What you probably already know is that the cuplike shape of mammalian ears is for focusing sound into your ear canal, where it is amplified up to twenty-two times the original intensity and funneled towards the eardrum. Tiny changes in the position of this membrane coordinated by the frequency of sounds hitting the eardrum push a series of three bones, each connected to the next to confer the eardrum’s movement to one of the most astounding sensory organs in the human body, the cochlea.
The cochlea resembles a snail shell, spiraling inwards to its end, the apex. When the last of the three inner ear bones makes contact with the base at what’s called the oval window, mechanical waves mimicking the original sound waves from the ear canal travel the length of the cochlea.
This is where the story gets really interesting. Here in this organ is the site of transduction from mechanical waves to neural pulsing. The natural process of evolution has rendered a method for determining both of the two qualities of sound (frequency and amplitude) that is so perfectly simple I can’t help but be in awe.
Imagine if we were able to unroll the cochlea from its packed spiral into a straight line. At the base, the middle ear bones press a copy of the mechanical sound waves onto the outer membrane of the cochlea. These representative sound waves then travel the length of the cochlea all the way to the apex. Now, if we cut across the width of the unrolled organ, you would notice that the inside of our “shell” has three compartments. The outer two fluid-filled compartments oppose one another and are separated from the center by thin membranes. The center chamber is lined with rows small hair-like cells responsible for signaling to the underlying neurons (more on this in the next installment).
The bottom, or basilar membrane running the length of the cochlea actually changes shape to match the movements of the incoming sound wave. It’s the thinness of this membrane that is the key. When pressure at the peak of the wave builds, the basilar membrane responds by forming a physical wave!
Now you have to wonder why the cochlea is divided into so many compartments, right? Well, the separation between these compartments is the secret to dissecting the qualities of sound. Recall that the frequency of sound is marked by the distance separating peaks in air pressure. The hair cells of the cochlea can actually determine the frequency of sound by the distance from the base to the peak of the wave formed by the basilar membrane. High-frequency sounds, such as screaming, have short distances separating peaks and will peak closer to the base of the cochlea while low baritone sounds with long separations between peaks will peak further towards the apex. This peak remains vibrating up and down in its location along the basilar membrane until the sound eventually dies out.
Since the hair cells in the middle chamber of the cochlea are rooted on top of the basilar membrane and situated under the other, tectorial membrane, they transmit signals to neurons when they are compressed or stretched between the two. This change in compression between the two membranes, called “shear stress”, gives the brain an accurate picture of the location of sound wave, therefore, the frequency, and the height between the two membranes interpreted as loudness.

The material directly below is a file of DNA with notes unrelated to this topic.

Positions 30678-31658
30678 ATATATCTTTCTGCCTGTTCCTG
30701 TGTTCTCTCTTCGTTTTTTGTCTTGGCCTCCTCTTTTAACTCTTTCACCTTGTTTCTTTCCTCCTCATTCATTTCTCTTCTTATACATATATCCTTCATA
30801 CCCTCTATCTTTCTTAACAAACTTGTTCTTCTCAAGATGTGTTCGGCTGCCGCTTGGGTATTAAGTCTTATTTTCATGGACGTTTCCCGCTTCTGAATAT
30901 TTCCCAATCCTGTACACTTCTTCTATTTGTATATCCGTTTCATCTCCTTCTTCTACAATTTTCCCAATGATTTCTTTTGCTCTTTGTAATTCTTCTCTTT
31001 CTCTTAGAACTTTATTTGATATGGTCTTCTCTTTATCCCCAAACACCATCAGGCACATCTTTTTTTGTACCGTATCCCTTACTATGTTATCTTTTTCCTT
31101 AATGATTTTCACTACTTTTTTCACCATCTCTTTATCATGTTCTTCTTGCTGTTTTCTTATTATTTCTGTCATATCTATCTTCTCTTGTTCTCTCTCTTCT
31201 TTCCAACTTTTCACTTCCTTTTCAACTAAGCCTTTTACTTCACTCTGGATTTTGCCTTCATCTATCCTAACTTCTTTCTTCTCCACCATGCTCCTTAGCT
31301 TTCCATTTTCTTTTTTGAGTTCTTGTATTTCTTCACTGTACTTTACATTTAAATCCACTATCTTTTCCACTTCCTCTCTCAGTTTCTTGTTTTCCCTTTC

In essence, our bodies have engineered an incredibly simple device to first modify sound waves into mechanical waves and then allow for interpretation of the qualities of the incoming sound. It does so by creating a tonographic (“sound map”) image of incoming sound waves. This double membrane system situated in the spiraled cochlea of the inner ear is the remarkably elegant design rendered by nature to address the problem of deciphering auditory information.
To be continued in Part II…
More often than not when learning science, we are taught to ignore the context underlying major discoveries. We are told to memorize details without seeing the big picture; however, the stories behind these great advances can be extremely compelling. To me anyways, one of the most intriguing trends in the stories underlying scientific exploration is that often times the most critical advances in understanding come not from rigorous experimentation (as so many of us are misled to believe), but from insights and revelations formed via intense observation of natural processes.
The greatest scientific minds throughout history are remembered for predictions rooted in realizations that had never occurred to anyone else before them. Based only on the movements of stars in the sky, Copernicus postulated the structure of our solar system. Newton hypothesized gravity by observing falling objects and Darwin created the Theory of Evolution by collecting specimens and fossils separated in form by time and geography. In the same manner, a great German anatomist once predicted the cellular basis for the sensation of touch.
In 1864, after bureaucracy put a stop to his adventurous dream to become a sailor in the German navy, a youthful Friedrich Sigmund Merkel began studying to be a physician. The son of intelligent and wealthy parents, Friedrich’s free thinking was encouraged in his pursuit of a scientific education. Early in his learning, however, he firmly assured his mother that out of all of the sciences, he would never become an anatomist; a statement completely invalidated by his lasting impact on the field he so adamantly rejected early on.